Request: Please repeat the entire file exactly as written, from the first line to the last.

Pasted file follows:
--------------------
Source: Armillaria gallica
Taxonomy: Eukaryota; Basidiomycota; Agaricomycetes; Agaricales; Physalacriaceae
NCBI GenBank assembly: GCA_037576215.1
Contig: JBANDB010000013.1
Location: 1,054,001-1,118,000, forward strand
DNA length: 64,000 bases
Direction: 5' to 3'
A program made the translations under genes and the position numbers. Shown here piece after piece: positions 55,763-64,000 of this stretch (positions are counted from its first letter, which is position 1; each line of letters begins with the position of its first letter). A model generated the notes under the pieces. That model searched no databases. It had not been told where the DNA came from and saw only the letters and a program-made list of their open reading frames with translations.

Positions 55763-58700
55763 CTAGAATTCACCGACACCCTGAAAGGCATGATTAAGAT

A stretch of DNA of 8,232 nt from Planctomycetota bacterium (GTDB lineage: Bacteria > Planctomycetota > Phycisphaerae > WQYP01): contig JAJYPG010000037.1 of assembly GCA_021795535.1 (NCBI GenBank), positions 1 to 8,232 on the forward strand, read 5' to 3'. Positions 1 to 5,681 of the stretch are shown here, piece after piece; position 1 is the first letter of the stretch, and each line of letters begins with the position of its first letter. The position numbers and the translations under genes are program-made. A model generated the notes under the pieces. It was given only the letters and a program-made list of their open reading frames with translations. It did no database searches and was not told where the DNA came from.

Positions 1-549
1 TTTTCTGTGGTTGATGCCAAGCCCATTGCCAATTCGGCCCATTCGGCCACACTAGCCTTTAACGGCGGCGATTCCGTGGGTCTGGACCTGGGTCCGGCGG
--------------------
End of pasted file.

Source: Armillaria gallica
Taxonomy: Eukaryota; Basidiomycota; Agaricomycetes; Agaricales; Physalacriaceae
NCBI GenBank assembly: GCA_037576215.1
Contig: JBANDB010000013.1
Location: 1,054,001-1,118,000, forward strand
DNA length: 64,000 bases
Direction: 5' to 3'
A program made the translations under genes and the position numbers. Shown here piece after piece: positions 55,763-64,000 of this stretch (positions are counted from its first letter, which is position 1; each line of letters begins with the position of its first letter). A model generated the notes under the pieces. That model searched no databases. It had not been told where the DNA came from and saw only the letters and a program-made list of their open reading frames with translations.

Positions 55763-58700
55763 CTAGAATTCACCGACACCCTGAAAGGCATGATTAAGAT

A stretch of DNA of 8,232 nt from Planctomycetota bacterium (GTDB lineage: Bacteria > Planctomycetota > Phycisphaerae > WQYP01): contig JAJYPG010000037.1 of assembly GCA_021795535.1 (NCBI GenBank), positions 1 to 8,232 on the forward strand, read 5' to 3'. Positions 1 to 5,681 of the stretch are shown here, piece after piece; position 1 is the first letter of the stretch, and each line of letters begins with the position of its first letter. The position numbers and the translations under genes are program-made. A model generated the notes under the pieces. It was given only the letters and a program-made list of their open reading frames with translations. It did no database searches and was not told where the DNA came from.

Positions 1-549
1 TTTTCTGTGGTTGATGCCAAGCCCATTGCCAATTCGGCCCATTCGGCCACACTAGCCTTTAACGGCGGCGATTCCGTGGGTCTGGACCTGGGTCCGGCGG